Like previous editions, this casebook is intended to be used in an Energy Law survey course, but the materials in the book are rich enough that they can also be adapted to a course or seminar covering renewable energy, oil & gas, electricity regulation, or advanced topics in environmental law. Previous editions of the casebook have been used in law school classrooms for nearly two decades. The new edition of the casebook provides a pedagogical window that can readily be adapted to a variety of courses and teaching styles as issues in energy continue to change. Materials in the casebook include extended problems, case studies, and other practice-oriented materials to allow students to learn important concepts in a practical context.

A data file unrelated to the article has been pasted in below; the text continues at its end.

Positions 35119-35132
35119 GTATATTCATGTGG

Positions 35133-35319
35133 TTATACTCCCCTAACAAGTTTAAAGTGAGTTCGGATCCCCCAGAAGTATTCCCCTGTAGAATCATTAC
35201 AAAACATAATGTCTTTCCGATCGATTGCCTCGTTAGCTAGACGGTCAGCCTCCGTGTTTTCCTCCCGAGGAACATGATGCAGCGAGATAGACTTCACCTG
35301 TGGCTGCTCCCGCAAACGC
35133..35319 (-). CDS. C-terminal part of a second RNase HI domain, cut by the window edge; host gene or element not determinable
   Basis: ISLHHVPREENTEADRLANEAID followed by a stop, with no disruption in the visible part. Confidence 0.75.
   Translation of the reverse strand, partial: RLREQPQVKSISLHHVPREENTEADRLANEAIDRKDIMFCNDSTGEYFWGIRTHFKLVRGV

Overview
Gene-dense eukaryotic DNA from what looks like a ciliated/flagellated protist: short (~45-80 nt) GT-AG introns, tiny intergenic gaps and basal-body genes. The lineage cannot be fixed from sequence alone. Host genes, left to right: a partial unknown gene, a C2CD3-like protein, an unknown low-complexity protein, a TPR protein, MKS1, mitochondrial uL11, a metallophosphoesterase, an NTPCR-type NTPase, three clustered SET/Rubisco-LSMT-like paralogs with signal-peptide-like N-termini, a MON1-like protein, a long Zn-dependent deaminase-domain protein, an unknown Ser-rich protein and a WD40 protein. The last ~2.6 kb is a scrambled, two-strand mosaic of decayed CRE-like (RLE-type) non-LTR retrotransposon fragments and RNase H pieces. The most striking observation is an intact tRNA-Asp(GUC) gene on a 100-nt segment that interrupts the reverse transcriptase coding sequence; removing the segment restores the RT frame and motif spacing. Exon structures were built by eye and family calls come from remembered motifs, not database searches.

We emphasize four recurring and cross-cutting themes throughout the casebook: (1) public versus private ownership of energy resources; (2) monopoly vs. competition; (3) externalities and risk concepts ...


Stigmatized Sites And Urban Brownfield Redevelopment, Joel B. Eisen Jan 2015

Stigmatized Sites And Urban Brownfield Redevelopment, Joel B. Eisen

Law Faculty Publications

This chapter addresses the "stigmatized sites" located in urban areas in the United States and Europe and the "brownfields" redevelopment programs aimed at removing the stigma and promoting remediation and reuse of these sites. Although the European Union has put regulatory frameworks in place, the United States has led the global effort to address brown fields redevelopment, and the discussion in this chapter will focus on American models for brown fields remediation and reuse.


An Open Access Distribution Tariff: Removing Barriers To Innovation On The Smart Grid, Joel B. Eisen Aug 2014